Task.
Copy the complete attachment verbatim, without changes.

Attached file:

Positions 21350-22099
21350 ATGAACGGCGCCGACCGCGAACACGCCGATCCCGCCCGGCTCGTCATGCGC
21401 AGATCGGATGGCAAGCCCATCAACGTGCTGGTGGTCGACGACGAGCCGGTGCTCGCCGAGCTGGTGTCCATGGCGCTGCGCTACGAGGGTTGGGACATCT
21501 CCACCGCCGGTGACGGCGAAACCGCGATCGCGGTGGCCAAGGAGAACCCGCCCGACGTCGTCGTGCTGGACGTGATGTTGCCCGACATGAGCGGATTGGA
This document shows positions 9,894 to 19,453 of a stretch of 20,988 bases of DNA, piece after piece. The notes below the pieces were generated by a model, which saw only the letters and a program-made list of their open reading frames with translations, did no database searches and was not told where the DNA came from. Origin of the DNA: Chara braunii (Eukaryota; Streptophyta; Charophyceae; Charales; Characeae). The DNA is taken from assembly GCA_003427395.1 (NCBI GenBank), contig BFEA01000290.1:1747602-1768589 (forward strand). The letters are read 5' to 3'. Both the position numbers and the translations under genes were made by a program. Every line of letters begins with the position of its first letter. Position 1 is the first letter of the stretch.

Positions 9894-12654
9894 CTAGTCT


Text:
Positions 21350-22099
21350 ATGAACGGCGCCGACCGCGAACACGCCGATCCCGCCCGGCTCGTCATGCGC
21401 AGATCGGATGGCAAGCCCATCAACGTGCTGGTGGTCGACGACGAGCCGGTGCTCGCCGAGCTGGTGTCCATGGCGCTGCGCTACGAGGGTTGGGACATCT
21501 CCACCGCCGGTGACGGCGAAACCGCGATCGCGGTGGCCAAGGAGAACCCGCCCGACGTCGTCGTGCTGGACGTGATGTTGCCCGACATGAGCGGATTGGA
This document shows positions 9,894 to 19,453 of a stretch of 20,988 bases of DNA, piece after piece. The notes below the pieces were generated by a model, which saw only the letters and a program-made list of their open reading frames with translations, did no database searches and was not told where the DNA came from. Origin of the DNA: Chara braunii (Eukaryota; Streptophyta; Charophyceae; Charales; Characeae). The DNA is taken from assembly GCA_003427395.1 (NCBI GenBank), contig BFEA01000290.1:1747602-1768589 (forward strand). The letters are read 5' to 3'. Both the position numbers and the translations under genes were made by a program. Every line of letters begins with the position of its first letter. Position 1 is the first letter of the stretch.

Positions 9894-12654
9894 CTAGTCT